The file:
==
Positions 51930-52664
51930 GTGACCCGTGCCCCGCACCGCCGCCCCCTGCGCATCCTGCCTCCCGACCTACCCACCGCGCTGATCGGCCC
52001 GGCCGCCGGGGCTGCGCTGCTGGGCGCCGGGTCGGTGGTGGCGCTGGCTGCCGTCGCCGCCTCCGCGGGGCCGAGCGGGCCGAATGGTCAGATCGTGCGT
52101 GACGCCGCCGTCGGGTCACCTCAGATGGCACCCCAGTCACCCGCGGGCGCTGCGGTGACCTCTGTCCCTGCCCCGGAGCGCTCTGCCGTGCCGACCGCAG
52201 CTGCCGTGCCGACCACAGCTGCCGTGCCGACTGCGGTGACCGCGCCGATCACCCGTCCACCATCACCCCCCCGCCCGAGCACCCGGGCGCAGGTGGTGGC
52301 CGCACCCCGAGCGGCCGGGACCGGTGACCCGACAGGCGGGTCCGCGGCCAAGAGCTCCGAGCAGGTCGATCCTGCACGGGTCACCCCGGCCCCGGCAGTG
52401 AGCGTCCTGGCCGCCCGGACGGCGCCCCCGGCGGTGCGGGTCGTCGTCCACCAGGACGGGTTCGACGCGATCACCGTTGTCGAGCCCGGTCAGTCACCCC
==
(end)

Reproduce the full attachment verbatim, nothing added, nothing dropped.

Positions 51930-52664
51930 GTGACCCGTGCCCCGCACCGCCGCCCCCTGCGCATCCTGCCTCCCGACCTACCCACCGCGCTGATCGGCCC
52001 GGCCGCCGGGGCTGCGCTGCTGGGCGCCGGGTCGGTGGTGGCGCTGGCTGCCGTCGCCGCCTCCGCGGGGCCGAGCGGGCCGAATGGTCAGATCGTGCGT
52101 GACGCCGCCGTCGGGTCACCTCAGATGGCACCCCAGTCACCCGCGGGCGCTGCGGTGACCTCTGTCCCTGCCCCGGAGCGCTCTGCCGTGCCGACCGCAG
52201 CTGCCGTGCCGACCACAGCTGCCGTGCCGACTGCGGTGACCGCGCCGATCACCCGTCCACCATCACCCCCCCGCCCGAGCACCCGGGCGCAGGTGGTGGC
52301 CGCACCCCGAGCGGCCGGGACCGGTGACCCGACAGGCGGGTCCGCGGCCAAGAGCTCCGAGCAGGTCGATCCTGCACGGGTCACCCCGGCCCCGGCAGTG
52401 AGCGTCCTGGCCGCCCGGACGGCGCCCCCGGCGGTGCGGGTCGTCGTCCACCAGGACGGGTTCGACGCGATCACCGTTGTCGAGCCCGGTCAGTCACCCC